Pennsylvania Update

From the Desk of Harry Campbell

Fall 2019

Success Rooted in 10 Million New Trees

Down the slope from the high school, ninth-grade science students trudged through Gettysburg mud in mid-April, put their hands into the earth, and learn outside about the value of planting trees to protect Rock Creek.

In Luzerne County, conservation district workers, volunteers, sportsman’s club members, watershed stewards, and Trout Unlimited dug-in to add 2,000 trees and shrubs not far from the south branch of Bowmans Creek.

Isaac Nulton, Garrett Beal, and fellow FFA (a youth organization based on agricultural education) students from West Perry High School slogged through a soggy Arbor Day morning working with the Perry County Conservation District and state Department of Conservation and Natural Resources, adding trees, tubes, and stakes to Shaeffer Drum Memorial Park in Elliottsburg.

A team from the Your Quality Solutions company included their children and grandchildren in the planting of 400 trees on the Drager Farm in Marietta, Lancaster County. The trees in the buffer will also provide shade for the grass-fed cows that live there.

These plantings are a sampling of widespread success during the second spring season of the Keystone 10 Million Trees Partnership, coordinated by CBF. The partnership intends to plant 10 million trees by the end of 2025 and by the end of 2019 it will have added another 80,000 new trees to Penn’s Woods. That is more than double last year’s result.

Trees are among the most cost-effective tools for cleaning and protecting waterways by filtering and absorbing polluted runoff, stabilizing streambanks, and improving soil quality. They also help clean the air, beautify communities, reduce greenhouse gases, and provide habitat for wildlife.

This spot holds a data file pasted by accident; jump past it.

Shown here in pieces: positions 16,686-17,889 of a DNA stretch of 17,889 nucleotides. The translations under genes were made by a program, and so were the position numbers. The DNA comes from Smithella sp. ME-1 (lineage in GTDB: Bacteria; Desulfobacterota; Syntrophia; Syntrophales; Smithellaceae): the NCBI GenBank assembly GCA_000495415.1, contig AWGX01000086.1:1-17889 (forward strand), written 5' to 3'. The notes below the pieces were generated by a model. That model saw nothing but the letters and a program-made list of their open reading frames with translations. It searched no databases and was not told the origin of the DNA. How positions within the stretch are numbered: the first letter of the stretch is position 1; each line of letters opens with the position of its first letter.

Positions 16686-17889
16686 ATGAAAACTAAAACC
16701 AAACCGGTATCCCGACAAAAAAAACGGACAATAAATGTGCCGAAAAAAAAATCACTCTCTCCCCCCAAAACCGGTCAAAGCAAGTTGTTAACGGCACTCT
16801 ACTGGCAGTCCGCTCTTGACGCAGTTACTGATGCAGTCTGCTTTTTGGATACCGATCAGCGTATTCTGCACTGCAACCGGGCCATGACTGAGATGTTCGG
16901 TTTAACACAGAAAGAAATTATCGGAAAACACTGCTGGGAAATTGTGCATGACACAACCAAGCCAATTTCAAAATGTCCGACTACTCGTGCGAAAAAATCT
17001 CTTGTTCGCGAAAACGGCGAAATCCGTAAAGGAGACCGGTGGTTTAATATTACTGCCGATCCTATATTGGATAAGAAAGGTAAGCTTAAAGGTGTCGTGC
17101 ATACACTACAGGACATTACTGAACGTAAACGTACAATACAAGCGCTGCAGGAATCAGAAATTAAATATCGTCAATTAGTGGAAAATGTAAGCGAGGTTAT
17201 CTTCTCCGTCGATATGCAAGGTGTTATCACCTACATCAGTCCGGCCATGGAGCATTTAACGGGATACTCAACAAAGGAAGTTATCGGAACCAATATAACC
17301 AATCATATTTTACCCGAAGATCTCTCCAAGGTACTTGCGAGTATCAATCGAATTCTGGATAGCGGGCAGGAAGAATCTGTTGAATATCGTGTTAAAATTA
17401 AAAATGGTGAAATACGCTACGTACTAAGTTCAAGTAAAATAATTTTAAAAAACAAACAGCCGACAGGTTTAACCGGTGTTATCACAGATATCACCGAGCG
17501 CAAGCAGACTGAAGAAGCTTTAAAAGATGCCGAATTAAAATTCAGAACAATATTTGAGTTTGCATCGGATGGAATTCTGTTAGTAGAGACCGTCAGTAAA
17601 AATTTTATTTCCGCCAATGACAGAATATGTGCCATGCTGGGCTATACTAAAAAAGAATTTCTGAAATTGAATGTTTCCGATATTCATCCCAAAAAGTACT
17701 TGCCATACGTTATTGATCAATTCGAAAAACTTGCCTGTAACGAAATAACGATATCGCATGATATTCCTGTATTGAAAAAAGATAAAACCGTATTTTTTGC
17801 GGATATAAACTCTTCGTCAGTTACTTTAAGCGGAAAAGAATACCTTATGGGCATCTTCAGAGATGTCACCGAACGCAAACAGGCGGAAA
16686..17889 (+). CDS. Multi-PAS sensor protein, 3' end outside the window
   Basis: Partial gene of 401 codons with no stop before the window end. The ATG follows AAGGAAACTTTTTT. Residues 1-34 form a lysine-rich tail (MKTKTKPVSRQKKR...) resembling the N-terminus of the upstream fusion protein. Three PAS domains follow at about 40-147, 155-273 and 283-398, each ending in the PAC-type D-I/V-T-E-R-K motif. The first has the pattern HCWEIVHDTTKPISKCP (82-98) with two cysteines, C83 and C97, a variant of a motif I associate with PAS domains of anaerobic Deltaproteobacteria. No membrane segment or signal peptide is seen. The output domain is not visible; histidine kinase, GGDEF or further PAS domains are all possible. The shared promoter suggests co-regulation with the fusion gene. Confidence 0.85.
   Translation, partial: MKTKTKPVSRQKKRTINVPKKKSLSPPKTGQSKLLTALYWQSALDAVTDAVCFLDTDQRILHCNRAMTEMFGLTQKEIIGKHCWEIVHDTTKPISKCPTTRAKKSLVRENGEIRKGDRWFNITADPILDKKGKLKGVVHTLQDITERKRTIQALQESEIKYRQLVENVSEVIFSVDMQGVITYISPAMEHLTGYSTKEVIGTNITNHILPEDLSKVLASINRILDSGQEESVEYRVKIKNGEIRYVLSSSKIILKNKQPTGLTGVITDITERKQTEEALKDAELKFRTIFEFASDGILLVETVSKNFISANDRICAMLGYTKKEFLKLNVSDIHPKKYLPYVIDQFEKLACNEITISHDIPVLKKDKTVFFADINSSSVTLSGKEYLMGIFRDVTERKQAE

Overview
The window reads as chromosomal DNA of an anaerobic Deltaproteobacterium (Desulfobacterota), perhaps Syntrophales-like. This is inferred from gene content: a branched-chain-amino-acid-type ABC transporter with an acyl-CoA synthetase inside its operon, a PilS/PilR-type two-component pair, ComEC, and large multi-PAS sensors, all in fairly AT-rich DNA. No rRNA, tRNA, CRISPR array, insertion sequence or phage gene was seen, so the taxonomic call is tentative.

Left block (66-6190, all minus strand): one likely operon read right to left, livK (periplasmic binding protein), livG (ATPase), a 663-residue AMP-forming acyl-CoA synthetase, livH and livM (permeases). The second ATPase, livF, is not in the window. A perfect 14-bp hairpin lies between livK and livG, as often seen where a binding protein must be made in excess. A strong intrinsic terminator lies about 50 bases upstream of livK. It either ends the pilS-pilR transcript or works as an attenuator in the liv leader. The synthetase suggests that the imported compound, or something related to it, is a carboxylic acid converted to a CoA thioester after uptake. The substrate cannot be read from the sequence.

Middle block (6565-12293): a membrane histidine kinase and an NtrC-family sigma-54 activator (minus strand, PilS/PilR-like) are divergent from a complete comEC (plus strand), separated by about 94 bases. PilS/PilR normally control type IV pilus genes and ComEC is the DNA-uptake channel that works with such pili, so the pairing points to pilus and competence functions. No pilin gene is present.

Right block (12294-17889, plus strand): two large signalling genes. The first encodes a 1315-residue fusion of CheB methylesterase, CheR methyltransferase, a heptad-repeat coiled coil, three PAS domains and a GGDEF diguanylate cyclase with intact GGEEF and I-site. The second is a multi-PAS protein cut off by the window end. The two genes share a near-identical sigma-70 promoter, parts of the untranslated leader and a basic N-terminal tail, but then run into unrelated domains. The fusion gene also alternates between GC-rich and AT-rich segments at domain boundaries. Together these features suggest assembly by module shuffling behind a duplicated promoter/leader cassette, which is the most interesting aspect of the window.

For these reasons, the Commonwealth’s Clean Water Blueprint calls for about 95,000 acres of forested buffers to be planted in Pennsylvania’s portion of the Chesapeake Bay watershed by the end of 2025.

Adding 10 million new trees alongside streams, streets, and other priority landscapes would greatly help Pennsylvania meet its clean-water commitments, achieving as much as two-thirds of the 95,000-acre goal.

Tree plantings from Luzerne to Lancaster County, Gettysburg to Elliottsburg, are examples of the Blueprint at work in Pennsylvania. As the Commonwealth updates its Blueprint, also known as the draft Phase 3 Watershed Implementation Plan (WIP), the Keystone 10 Million Trees Partnership is being included in the plan as one of the solutions.

As Pennsylvania works to overcome gaps in funding and pollution reduction, local clean-water success will continue to have roots in more partners and more plantings.

 —Harry Campbell 
Pennsylvania Executive Director
Chesapeake Bay Foundation

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